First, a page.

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August 21, 2014 | NPR · The attorney general hugged community leaders, a highway patrol captain and the mother of Michael Brown during his visit, and got an update on the federal investigation into the teen's shooting.
 
August 21, 2014 | NPR · At McCluer High School, 30 varsity football players — all black, mostly from Ferguson — practice. David Greene talks to Sports Illustrated writer Robert Klemko about his story, "Football in Ferguson."
 
August 21, 2014 | NPR · Kelly McEvers talks to Syria expert Shashank Joshi, about President Bashar al-Assad's tenacious grip on power. Joshi is with the Royal Services Institute in London.
 

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August 21, 2014 | KWMU · The violence at night in Ferguson, Mo., has calmed down for now. However, there have been more than 160 people arrested since the protests began. Police records offer a sense of who they are.
 
August 21, 2014 | NPR · The aftermath of the police shooting in Ferguson, Mo., has focused attention on police-involved killings more broadly in the U.S. But statistics on shootings by police are scarce. To learn why, Audie Cornish speaks with David Klinger, an associate professor at the University of Missouri in St. Louis.
 
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August 21, 2014 | NPR · The hunt is on to identify the man in the James Foley execution video who speaks with a British accent. An estimated 2,000 Europeans have left home to join the Islamic State in Syria and Iraq.
 

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August 16, 2014 | NPR · Both Ukraine and Russia say they're trying to send supplies to residents in eastern Ukraine. But with tensions on both sides running high, that aid may take a while to arrive.
 

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August 17, 2014 | NPR · American fighter jets and drones carried out airstrikes against Islamist targets near the Mosul Dam in northern Iraq on Saturday. A breach of the dam could threaten entire cities.
 

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African American legislators

Aug 31, 2013 — John Lewis is a congressman from Georgia, a pillar of the civil rights movement and an author. Add to that resume something slightly less expected — comic book writer. Lewis is getting ready to release March, the new graphic novel of his life.
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Jan 12, 2011 — Novelist Peter Carey returns with a funny riff on de Tocqueville's America, while David Remnick looks at the rise of President Obama, Rhodes scholar Wes Moore considers the prison life he might have lived, and Simon Johnson and James Kwak argue that America's megabanks should be cut down to size.
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Apr 13, 2010 — Another animal fable from Life of Pi author Yann Martel; New Yorker editor David Remnick shows how President Barack Obama's life intersects with the story of race in America; and permissive parents cope with sex, drugs and a rebellious teen in Anne Lamott's Imperfect Birds.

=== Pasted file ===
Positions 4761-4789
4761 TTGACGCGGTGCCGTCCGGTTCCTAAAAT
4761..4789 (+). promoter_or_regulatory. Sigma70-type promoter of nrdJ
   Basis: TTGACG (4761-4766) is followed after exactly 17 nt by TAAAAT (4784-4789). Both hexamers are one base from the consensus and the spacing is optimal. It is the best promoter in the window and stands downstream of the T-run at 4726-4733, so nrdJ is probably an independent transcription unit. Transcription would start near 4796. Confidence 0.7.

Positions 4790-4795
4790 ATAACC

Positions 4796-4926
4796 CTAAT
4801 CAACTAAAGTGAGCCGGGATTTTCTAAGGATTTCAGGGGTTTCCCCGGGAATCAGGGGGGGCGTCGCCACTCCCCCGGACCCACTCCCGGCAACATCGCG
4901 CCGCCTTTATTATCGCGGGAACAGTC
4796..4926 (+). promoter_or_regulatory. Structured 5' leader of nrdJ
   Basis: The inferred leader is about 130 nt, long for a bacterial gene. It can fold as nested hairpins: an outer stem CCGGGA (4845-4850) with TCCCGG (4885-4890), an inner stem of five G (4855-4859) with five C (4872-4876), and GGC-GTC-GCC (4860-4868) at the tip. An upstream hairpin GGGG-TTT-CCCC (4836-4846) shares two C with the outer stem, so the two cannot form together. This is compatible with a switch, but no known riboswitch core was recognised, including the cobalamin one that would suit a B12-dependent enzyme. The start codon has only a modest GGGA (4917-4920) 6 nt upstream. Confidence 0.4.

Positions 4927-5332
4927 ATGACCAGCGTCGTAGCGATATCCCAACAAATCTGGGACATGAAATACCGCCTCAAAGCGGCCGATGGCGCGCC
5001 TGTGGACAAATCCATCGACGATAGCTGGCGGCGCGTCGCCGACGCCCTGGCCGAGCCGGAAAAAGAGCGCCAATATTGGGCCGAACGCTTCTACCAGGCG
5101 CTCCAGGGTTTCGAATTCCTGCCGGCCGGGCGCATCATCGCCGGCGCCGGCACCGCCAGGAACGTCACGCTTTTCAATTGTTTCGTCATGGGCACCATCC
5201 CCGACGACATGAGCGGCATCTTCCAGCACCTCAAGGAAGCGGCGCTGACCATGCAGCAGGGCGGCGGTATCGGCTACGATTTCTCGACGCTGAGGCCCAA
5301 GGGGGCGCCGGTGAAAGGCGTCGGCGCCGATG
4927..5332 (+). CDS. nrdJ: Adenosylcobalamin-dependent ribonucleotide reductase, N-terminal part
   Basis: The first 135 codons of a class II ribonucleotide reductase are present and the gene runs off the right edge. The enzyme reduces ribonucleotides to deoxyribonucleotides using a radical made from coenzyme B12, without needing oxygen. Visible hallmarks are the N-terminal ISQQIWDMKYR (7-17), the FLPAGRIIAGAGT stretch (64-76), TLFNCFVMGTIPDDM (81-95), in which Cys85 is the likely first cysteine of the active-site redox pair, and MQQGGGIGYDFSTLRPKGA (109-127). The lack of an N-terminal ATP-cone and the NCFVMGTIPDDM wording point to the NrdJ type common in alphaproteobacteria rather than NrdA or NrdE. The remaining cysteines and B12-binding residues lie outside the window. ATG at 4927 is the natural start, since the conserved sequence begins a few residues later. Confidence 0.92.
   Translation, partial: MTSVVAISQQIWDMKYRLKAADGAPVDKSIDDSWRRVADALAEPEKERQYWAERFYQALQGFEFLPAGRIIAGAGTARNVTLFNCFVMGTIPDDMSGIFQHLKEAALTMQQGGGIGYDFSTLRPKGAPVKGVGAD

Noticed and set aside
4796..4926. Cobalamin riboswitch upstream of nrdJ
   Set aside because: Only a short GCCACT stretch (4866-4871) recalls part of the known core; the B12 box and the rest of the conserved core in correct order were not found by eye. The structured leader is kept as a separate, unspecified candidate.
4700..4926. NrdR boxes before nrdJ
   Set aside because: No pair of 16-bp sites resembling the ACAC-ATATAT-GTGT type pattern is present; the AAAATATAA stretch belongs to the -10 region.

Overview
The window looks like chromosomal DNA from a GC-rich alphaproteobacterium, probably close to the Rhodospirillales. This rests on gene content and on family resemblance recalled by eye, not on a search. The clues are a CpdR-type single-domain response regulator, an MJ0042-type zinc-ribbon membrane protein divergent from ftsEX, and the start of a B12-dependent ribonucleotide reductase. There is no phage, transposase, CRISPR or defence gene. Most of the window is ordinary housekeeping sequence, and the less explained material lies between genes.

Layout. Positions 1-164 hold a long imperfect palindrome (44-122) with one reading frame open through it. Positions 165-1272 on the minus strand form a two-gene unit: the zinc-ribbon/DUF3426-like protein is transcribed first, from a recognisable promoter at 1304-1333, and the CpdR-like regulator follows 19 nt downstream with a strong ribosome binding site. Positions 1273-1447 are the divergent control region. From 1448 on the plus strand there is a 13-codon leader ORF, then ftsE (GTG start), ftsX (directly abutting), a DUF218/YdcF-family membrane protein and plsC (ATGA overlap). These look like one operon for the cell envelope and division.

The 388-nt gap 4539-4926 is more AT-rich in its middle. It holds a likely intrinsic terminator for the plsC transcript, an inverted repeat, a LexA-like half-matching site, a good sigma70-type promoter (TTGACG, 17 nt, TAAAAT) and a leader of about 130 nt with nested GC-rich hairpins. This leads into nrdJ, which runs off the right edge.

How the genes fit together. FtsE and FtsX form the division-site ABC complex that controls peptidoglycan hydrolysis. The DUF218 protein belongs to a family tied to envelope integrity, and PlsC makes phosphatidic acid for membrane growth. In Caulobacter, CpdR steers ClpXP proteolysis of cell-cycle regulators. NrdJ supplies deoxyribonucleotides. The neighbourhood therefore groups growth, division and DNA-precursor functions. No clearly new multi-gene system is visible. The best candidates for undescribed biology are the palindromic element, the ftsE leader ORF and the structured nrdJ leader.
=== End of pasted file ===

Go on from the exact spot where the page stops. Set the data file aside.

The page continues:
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Apr 6, 2010The Bridge, David Remnick's new book, is the story of President Obama's journey to the Oval Office. Remnick, the editor of The New Yorker, tells Morning Edition how Obama's first run for national office — which he lost — helped shape his political career.
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Apr 5, 2010 — David Remnick has a nearly impossible task in his new biography of Barack Obama: writing "the most complete account yet" of the most famous man on the planet. The well-written and well-researched book may be ahead of its time; the events in it are so familiar right now that its scholarship may resonate better in 20 years.
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Jan 15, 2009 — White House photographers may take images of the president, but it's the public who interprets them. As the official photographer for the Obama White House, Pete Souza will play a key role in chronicling history as it unfolds — and shaping how posterity remembers it.
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Oct 22, 2008 — Not all of the epic stories in American history are well known. Consider the lives of the first black members of Congress. They served during the Reconstruction era, just after the Civil War. Historian Phillip Dray talks with NPR's Tony Cox about his book, Capitol Men.
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Aug 19, 2008 — We talk to people who knew him or have worked with the Illinois senator. They tell stories about Obama's personality and his character.
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Sep 4, 2007 — Lawrence Otis Graham writes about the unique history of one U.S. senator in his book, The Senator and the Socialite. Graham's book is a true story about Sen. Blanche Bruce, who in 1875 became the first African-American to serve a full term in the U.S. Senate, and his wife, Josephine Willson Bruce.
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Aug 15, 2007 — Following in the footsteps of John Kennedy and Jimmy Carter, presidential candidates have often released books in the lead-up to their campaigns. Newsweek's Jon Meacham reviews some of the current White House hopefuls' offerings.
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